The deployed air defense forces are priority systems, kept well supplied and well trained. They have demonstrated a remarkable level of availability: according to our discussions at Fort Sill, more than 95%.
Their training has been historically tied to specified geographical regions where they expected to deploy, but the increasing global nature of conflict means that you may need to move to an unexpected fight. As we learned during our visit to Fort Sill, the ADA force is training for that shift as well.
For example, the Patriot batteries train to two types of mission. The first is to prepare for the specific area of interest where they are specifically scheduled to be deployed; with the simulators programmed for the real combat situation likely to face the operators. But increasingly there is a second type of training as well, for what the Army calls Global Response Force or GRF scenarios. These scenarios put a premium on flexibility because they involve preparing for rapid deployment to a crisis, which might pop up worldwide, training against a variety of threats and scenarios.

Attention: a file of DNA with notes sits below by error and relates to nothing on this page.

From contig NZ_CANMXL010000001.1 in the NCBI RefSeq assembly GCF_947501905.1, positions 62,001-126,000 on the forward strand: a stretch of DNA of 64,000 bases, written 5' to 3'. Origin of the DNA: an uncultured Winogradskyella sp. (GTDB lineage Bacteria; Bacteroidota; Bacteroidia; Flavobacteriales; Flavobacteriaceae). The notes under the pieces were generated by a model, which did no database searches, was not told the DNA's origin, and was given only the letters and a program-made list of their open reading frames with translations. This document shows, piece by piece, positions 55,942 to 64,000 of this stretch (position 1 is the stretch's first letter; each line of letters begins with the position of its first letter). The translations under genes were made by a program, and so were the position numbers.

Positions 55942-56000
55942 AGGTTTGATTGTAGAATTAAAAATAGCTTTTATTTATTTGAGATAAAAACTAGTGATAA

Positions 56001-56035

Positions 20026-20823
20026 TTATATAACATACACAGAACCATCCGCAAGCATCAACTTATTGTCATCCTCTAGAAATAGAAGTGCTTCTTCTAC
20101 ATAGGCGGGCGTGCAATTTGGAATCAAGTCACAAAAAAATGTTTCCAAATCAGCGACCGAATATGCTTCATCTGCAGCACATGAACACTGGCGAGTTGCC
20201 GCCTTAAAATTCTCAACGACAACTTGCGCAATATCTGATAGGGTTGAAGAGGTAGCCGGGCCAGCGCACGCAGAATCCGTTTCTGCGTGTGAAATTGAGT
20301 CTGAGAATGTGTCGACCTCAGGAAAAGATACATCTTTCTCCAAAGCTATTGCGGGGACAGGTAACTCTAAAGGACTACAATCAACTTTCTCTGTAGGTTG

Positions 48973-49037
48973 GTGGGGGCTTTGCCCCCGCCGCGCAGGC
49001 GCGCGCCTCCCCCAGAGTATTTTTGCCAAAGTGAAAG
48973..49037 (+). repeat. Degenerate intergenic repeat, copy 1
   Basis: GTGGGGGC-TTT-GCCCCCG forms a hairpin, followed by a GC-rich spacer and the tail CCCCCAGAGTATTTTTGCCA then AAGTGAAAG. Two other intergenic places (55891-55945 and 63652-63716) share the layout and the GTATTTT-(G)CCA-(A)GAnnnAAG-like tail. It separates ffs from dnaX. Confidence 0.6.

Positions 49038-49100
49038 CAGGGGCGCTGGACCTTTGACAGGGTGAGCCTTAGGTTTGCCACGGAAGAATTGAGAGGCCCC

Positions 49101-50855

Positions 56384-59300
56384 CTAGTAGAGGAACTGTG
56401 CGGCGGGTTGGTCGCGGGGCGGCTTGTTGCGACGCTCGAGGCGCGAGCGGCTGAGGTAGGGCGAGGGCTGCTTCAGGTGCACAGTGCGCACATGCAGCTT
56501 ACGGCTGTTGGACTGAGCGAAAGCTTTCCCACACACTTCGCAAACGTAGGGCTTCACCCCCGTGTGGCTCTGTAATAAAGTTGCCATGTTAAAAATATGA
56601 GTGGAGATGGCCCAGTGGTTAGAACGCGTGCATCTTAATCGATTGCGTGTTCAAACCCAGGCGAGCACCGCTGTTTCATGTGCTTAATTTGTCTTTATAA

The US air defense community is at the cutting edge of international practice. Indeed, there is a Patriot global enterprise of several allied nations operating Patriots, and with the Poles becoming the latest Patriot operator. This creates important opportunities to work together in a crisis — albeit limited by the differences among the Patriot variants operated by different countries,
The Way Ahead
For the future, there is a lot of discussion about the importance of artificial intelligence for the force. But again it must be noted is how much AI is already in the force. Patriot and THAAD are fully capable of automated launch. The constraints on the man-machine interface going forward will depend on the nature of the threat – the speed and scope of incoming strikes – as well as the nature of the Rules of Engagement (ROE) in place.